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For Married Couples, Living Apart May Pay Off

By Brett Snider, Esq. | Last updated on

Married couples are living apart now more than ever, and many spouses claim the two-roof strategy not only keeps their marriage fresh but their wallets flush.

Aside from two residences giving each partner the space he or she needs, possible legal binds like joint mortgages or joint tenancy of a large property can make simply paying rent an alluring avenue, reports The New York Times.

Given all the legal benefits of marriage, does living apart make sense?

Keeping Rent-Controlled Apartments

Real estate is one reason many married couples are living apart. Rent control laws are in place in many of the nation's urban centers, and cities like NYC have successfully stood behind these laws even in court.

So if your home city has given tenants the right to be in a beautiful apartment for an astronomically low rent, you and your spouse may consider living apart... together, so you can both keep your rent-controlled apartments.

Tenants often go to great lengths to secure these rent-controlled leases. According to the Times, many couples "fear the long-term expense [of giving up their apartments] if the relationship doesn't work out."

Add that fear to an uncertain housing market -- especially in any big city -- and you have a recipe for instability, one that an increasing number of couples will attempt to avoid by splitting their residences.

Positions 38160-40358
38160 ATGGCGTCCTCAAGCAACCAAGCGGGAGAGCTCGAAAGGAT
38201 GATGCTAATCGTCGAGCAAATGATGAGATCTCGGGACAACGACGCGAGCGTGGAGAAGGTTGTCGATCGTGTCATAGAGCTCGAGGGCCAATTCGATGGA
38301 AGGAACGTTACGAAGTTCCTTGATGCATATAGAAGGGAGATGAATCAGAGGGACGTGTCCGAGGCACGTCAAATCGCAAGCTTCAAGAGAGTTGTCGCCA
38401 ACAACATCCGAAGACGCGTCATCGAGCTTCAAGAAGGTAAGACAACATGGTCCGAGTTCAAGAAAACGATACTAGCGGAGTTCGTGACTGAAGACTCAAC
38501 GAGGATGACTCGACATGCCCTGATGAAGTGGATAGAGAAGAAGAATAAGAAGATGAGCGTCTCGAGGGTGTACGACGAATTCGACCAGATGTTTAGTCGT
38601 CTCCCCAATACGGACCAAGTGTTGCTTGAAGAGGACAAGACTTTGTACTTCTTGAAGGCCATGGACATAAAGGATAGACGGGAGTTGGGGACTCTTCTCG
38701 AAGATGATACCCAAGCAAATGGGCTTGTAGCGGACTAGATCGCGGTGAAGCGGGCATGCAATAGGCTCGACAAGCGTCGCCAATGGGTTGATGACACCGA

Joint Tenancies

For many married or unmarried couples living together, joint tenancies provide security that one partner will have full ownership of the property if and when the other partner passes on.

However, assuming that both partners are alive and there is a disagreement about selling the property, there can be trouble. Since both parties in a joint tenancy own a half interest in the whole property, a stubborn partner can choose to stonewall a real estate sale absent a court order.

For married couples who may have moved into one spouse's existing home, this formerly separate property can transform into marital property as the married couple continues to live in and maintain the home.

Even in a community property state, a potential divorce may be much cleaner if both spouses maintain their own residences, potentially leaving very little to split up.

There may be some lingering social stigma about married couples taking separate homes, but the legal and financial benefits might just make it worthwhile.

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